1 “Do not judge so that you will not be judged. 2 “For in the way you judge, you will be judged; and by your standard of measure, it will be measured to you. 3 “Why do you look at the speck that is in your brother’s eye, but do not notice the log that is in your own eye? 4 “Or how can you say to your brother, ‘Let me take the speck out of your eye,’ and behold, the log is in your own eye? 5 “You hypocrite, first take the log out of your own eye, and then you will see clearly to take the speck out of your brother’s eye.
This is a challenging passage. It could very easily be one of the most misunderstood and misquoted pieces of scripture I have encountered. In reading the entire passage, it almost seems as if Jesus is contradicting Himself because He tells us not to judge but then says, “Only if you remove the log from your own eye first.” Does this mean that we can judge but only if we are perfect? Not at all.
When we feel judged, we generally quote the first half of verse 1 and forget about the rest. It is true, as humans we are very quick to judge and criticize others because we feel that someone is doing something wrong and we knock them down. This is why Jesus explains his point in the metaphor of having something in your own eye while trying to help someone remove something from theirs. Notice first how Jesus’ metaphor involves helping someone? So then Jesus’ first mention of judgment and His subsequent metaphor are talking about two different but related things: critical judgment and exhortation. In 2 Timothy 2, the apostle Paul encourages Timothy to be diligent in knowing the word and why:
1 I solemnly charge you in the presence of God and of Christ Jesus, who is to judge the living and the dead, and by His appearing and His kingdom: 2 preach the word; be ready in season and out of season; reprove, rebuke, exhort, with great patience and instruction.
The word exhort here is translated from the original Greek word parakaleo which doesn’t mean to just call someone out on what they are doing wrong but to do it with love, patience, and encouragement. Jesus wants us to reveal the truth to others but not do it in a condemning way. Condemning others for what they have done wrong (initially) isn’t biblical. There are processes in the bible that explain how to handle someone that doesn’t properly receive exhortation well, but when we first confront someone about their sinfulness, we must do it out of love for them and God, not to show them how wrong they are (and thus making ourselves look better). We must never forget from where we have come: sin and death. Jesus has renewed and restored us. It isn’t because we are better than others, we were the scum of the earth before Jesus pulled us out, cleaned us off, and restored us. Ephesians 2 reminds us of this very thing:
1 And you were dead in your trespasses and sins, 2 in which you formerly walked according to the course of this world, according to the prince of the power of the air, of the spirit that is now working in the sons of disobedience. 3 Among them we too all formerly lived in the lusts of our flesh, indulging the desires of the flesh and of the mind, and were by nature children of wrath, even as the rest. 4 But God, being rich in mercy, because of His great love with which He loved us, 5 even when we were dead in our transgressions, made us alive together with Christ (by grace you have been saved), 6 and raised us up with Him, and seated us with Him in the heavenly places in Christ Jesus, 7 so that in the ages to come He might show the surpassing riches of His grace in kindness toward us in Christ Jesus. 8 For by grace you have been saved through faith; and that not of yourselves, it is the gift of God; 9 not as a result of works, so that no one may boast.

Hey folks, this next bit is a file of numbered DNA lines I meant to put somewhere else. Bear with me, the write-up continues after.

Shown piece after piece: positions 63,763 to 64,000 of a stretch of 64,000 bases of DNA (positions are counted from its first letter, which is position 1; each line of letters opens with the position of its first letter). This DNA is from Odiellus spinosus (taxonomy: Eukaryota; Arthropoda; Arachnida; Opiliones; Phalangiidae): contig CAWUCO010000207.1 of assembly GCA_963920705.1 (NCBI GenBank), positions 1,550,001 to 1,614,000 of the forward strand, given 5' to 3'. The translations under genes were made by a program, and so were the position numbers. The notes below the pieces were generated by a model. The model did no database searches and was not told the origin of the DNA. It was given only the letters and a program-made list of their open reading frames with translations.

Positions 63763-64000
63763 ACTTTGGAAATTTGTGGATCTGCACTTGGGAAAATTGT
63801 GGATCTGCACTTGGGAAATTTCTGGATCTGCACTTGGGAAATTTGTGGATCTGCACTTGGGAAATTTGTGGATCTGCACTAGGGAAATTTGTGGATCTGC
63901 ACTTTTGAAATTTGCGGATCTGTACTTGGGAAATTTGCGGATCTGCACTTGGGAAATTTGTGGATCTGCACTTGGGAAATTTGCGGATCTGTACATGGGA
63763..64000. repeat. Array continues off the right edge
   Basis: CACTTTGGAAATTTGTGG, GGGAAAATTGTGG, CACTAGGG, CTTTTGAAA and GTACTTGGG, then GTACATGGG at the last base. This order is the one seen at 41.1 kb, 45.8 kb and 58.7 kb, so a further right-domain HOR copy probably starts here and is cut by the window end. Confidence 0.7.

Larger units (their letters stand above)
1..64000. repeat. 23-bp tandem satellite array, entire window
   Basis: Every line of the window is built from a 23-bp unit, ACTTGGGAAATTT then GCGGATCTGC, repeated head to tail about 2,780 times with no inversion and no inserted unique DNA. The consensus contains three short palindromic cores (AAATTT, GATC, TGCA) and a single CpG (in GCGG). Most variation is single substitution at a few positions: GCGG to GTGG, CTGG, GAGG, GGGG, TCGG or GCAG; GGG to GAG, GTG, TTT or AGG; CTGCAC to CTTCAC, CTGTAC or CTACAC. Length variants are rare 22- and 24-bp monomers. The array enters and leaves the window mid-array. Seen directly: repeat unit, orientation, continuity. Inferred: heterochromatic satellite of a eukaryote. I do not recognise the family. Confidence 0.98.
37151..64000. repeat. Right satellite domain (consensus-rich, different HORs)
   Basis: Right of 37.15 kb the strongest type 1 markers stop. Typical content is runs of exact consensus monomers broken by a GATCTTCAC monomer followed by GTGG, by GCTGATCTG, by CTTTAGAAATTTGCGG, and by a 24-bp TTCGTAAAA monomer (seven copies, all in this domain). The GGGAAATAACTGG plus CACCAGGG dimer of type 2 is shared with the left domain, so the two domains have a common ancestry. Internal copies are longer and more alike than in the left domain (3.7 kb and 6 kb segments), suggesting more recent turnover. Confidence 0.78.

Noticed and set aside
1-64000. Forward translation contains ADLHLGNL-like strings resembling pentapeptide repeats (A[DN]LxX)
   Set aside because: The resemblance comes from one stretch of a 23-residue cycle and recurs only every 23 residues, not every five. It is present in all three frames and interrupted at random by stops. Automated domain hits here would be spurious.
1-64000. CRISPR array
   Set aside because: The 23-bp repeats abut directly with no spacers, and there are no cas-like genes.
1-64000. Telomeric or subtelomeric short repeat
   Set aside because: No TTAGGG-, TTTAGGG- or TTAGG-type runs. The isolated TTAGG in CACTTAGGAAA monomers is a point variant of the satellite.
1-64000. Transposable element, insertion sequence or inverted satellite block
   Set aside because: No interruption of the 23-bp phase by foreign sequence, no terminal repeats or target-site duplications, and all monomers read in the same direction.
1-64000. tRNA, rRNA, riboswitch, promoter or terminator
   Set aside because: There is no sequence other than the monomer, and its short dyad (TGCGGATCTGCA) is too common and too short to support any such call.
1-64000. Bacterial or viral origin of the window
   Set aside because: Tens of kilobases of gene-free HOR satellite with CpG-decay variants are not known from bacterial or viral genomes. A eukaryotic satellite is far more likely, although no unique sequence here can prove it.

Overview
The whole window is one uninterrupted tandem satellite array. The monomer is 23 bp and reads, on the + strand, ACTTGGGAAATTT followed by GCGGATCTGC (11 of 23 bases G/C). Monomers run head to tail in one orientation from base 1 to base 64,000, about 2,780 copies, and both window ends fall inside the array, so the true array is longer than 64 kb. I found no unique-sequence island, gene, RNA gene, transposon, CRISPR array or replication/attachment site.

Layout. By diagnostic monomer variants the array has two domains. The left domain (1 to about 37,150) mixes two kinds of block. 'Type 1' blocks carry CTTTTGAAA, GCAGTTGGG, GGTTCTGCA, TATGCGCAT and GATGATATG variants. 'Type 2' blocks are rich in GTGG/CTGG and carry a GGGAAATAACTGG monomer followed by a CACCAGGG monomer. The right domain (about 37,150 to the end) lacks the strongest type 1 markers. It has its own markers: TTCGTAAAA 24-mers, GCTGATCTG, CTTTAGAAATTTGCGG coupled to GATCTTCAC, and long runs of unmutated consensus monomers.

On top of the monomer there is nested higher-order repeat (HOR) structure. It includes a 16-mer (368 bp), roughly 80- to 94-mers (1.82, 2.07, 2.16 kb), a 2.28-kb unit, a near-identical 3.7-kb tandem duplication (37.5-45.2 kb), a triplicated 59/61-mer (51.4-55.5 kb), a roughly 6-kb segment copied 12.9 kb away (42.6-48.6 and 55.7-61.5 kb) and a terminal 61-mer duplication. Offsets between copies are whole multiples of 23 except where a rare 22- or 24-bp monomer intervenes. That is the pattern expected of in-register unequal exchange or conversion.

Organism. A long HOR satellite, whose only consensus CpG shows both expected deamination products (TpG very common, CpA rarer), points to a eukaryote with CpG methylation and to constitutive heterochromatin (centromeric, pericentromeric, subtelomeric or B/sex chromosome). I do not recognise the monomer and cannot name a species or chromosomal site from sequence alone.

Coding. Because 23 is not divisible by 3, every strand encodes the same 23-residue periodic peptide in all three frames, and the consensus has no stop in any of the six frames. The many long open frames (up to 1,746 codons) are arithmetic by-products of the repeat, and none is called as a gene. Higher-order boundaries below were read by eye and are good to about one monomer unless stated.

So when Jesus tells us not to judge, He exhorts us to not point the judgmental finger at others but to make sure we are exhorting our brothers and sisters in Christ with love, compassion, and a clear conscience. We cannot try to help someone else out of a pit if we are in the pit with them. Too many times we use the phrase “do not judge me” and by using it, we are judging others! This is why Jesus calls us hypocrites because if we are really trying to exhort someone about judgment, we cannot in “defensive mode” point a finger and say, “the bible says, do not judge.” We are condemning ourselves with those very words we speak! Instead, we should follow the advice in James 1:
19 This you know, my beloved brethren. But everyone must be quick to hear, slow to speak and slow to anger; 20 for the anger of man does not achieve the righteousness of God. 21 Therefore, putting aside all filthiness and all that remains of wickedness, in humility receive the word implanted, which is able to save your souls.
We must be twice as ready to receive the truth as much as give it because in doing so, the word will save our souls. We aren’t perfect. It is easy to say this but to live in humility and receive correction when it is due is another issue altogether. Nobody likes to be told they are wrong or doing something they shouldn’t be doing, but if we are truly seeking God’s direction in life and He has put people around us to help us do that, we must listen more and justify our sinfulness less. Next time someone tries to tell you something to help you be more Christlike, don’t defend yourself, but with humility listen, think, and meditate on what they said so that you may grow closer to God and that person.